Web-bartering enters new era
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Customers list what they have to trade by entering the product bar code, which allows the site to post a picture, third-party reviews, and to automatically identify details, ranging from the particular edition to whether a book is hardcover or paperback or if a DVD is in normal or widescreen format.Skip to next paragraph
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Swaptree can also help execute three- or four-way trades, which Hexamer says, "explodes the system," giving users added flexibility to find an exact match, trading, for example, an unwanted U2 CD for a coveted copy of "Huckleberry Finn."
From there, members pick the most suitable swap. After all parties have confirmed trades, swappers ship using envelopes provided by the company. The correct postage is printed from their computers as the exact weight of each item is known because of the bar code information that each user first entered.
Another feature, "Swaptree Shopper," is a toolbar that can be downloaded to attach to relevant e-commerce websites, which alerts users when they can get the same exact product for free on Swaptree.
Swaptree was conceived in early 2004 after the founders, who are avid readers and book swappers, found themselves joking about how many books overflowed their shelves. Mr. Boesel traveled to India later that year and assembled a technical team, hoping to transform his bartering brainchild into reality. He returned home in late 2004 equipped with the first of several prototypes.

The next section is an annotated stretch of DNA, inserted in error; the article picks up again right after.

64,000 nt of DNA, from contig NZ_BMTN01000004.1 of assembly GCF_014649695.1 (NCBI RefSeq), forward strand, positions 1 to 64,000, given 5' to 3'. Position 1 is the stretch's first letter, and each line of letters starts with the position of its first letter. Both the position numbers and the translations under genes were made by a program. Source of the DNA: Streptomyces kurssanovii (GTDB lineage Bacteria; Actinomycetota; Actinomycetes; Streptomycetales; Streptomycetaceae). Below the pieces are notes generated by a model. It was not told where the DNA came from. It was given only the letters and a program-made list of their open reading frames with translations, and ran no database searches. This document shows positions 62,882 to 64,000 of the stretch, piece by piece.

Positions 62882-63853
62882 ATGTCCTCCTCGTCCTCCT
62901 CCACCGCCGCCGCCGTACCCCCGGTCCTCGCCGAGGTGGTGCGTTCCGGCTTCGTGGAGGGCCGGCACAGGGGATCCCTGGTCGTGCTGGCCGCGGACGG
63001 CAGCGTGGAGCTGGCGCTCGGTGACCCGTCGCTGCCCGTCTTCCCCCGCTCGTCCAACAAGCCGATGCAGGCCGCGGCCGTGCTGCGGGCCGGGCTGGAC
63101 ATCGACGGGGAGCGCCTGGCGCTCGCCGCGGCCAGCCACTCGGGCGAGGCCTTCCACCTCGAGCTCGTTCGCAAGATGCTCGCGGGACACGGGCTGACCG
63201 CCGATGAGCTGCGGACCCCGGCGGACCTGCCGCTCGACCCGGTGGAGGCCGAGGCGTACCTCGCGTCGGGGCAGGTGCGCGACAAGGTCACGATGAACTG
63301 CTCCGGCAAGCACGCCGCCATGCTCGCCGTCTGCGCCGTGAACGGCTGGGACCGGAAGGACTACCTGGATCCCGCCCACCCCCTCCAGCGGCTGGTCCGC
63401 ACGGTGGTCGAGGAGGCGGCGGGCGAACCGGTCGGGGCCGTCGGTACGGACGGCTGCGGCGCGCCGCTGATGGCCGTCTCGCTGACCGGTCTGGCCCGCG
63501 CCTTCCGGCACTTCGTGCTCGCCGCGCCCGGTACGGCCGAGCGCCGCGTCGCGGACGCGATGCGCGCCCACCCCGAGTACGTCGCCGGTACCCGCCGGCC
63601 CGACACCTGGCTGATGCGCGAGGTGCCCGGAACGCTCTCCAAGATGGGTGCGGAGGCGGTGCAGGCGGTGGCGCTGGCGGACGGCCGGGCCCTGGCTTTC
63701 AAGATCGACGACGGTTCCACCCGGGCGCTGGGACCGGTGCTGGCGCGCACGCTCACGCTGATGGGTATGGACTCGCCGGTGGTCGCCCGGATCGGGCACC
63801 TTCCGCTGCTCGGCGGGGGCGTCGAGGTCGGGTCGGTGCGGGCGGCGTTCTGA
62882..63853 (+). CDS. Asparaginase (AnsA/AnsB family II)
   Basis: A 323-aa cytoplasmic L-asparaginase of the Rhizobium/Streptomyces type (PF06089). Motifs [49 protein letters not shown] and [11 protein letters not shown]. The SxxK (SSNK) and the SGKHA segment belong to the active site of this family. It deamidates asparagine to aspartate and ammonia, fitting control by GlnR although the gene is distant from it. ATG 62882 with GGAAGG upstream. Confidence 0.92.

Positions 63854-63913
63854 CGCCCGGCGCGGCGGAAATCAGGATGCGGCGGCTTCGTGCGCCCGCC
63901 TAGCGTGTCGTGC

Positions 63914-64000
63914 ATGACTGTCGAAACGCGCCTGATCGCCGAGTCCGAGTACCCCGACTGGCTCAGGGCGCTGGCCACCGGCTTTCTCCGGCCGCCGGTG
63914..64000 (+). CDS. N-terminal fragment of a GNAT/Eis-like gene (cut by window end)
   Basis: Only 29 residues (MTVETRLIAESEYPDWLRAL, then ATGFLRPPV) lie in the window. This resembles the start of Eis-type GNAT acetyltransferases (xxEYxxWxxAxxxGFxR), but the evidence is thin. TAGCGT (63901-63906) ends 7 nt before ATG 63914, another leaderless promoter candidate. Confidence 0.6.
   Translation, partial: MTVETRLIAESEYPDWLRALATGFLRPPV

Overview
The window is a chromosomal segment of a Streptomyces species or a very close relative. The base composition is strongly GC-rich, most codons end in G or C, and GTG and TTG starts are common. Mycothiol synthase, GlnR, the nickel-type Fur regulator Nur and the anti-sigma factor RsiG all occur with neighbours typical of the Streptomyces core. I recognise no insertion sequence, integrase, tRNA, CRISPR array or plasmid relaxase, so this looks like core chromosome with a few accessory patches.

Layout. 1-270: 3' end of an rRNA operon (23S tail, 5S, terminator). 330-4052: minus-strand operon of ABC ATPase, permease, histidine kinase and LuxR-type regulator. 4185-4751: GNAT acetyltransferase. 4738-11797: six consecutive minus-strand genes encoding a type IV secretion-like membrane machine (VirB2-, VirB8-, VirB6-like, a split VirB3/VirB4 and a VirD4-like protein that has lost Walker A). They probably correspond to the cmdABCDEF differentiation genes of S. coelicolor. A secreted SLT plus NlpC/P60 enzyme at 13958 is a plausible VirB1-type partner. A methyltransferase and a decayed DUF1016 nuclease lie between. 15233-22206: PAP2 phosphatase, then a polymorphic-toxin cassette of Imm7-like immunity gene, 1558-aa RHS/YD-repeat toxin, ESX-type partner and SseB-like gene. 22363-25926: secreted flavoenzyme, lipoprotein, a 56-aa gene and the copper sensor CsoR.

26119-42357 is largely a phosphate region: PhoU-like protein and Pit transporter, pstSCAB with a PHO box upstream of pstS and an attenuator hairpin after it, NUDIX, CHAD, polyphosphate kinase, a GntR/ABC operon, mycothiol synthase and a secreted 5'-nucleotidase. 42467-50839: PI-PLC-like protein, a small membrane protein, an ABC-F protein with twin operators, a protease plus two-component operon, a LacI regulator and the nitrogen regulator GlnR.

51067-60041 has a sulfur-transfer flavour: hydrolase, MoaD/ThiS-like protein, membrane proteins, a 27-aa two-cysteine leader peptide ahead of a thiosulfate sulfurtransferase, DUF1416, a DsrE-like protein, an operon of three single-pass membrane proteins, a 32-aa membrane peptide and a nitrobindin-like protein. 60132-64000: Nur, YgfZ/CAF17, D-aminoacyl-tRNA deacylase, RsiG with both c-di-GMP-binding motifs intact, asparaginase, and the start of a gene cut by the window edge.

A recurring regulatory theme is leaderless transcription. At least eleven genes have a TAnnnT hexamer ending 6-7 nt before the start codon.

Although the website will focus on its four core products, the founders hope it will garner enough interest to branch out into other highly exchangeable items such as textbooks and baby clothes.
Swaptree's founders believe they can steer clear of the pitfalls that befell their bartering brethren of the late '90s. "Like all great Internet ideas, we already do it offline, and doing it online just makes it all the more powerful," Hexamer says.
• Lala.com: Users create "have" and "want" lists for CDs and "la la" matches members. The more CDs users trade, the more they receive. La la will credit your account if a CD you receive is damaged. The website charges users $1 per every CD received, plus a 75-cent shipping charge, while 20 percent of la la's revenue from used CDs is given back to the musician.
• Peerflix.com: Members make similar lists for DVDs. Every item has "Peerbux" value, the virtual currency assigned by the website. After another user requests your DVD and receives it, the website credits your account, enabling you to "purchase" a DVD of equal value. Although the first trade is free, users usually pay 99 cents plus postage for every DVD they receive.
• Swapagift.com: This website gives users the ability to buy, sell, or swap gift cards. Users list both a desired selling price for the gift cards they own and what cards they would accept in exchange. A $3.99 listing fee applies.
• Zunafish.com: Trade audiobooks, CDs, DVDs, paperbacks, VHS tapes, and video games. This multimedia website only allows like-for-like swaps. Users post a "have" list and request items from other users. The user-rating system allows members to post feedback on their swap partner. Cost: $1 per trade.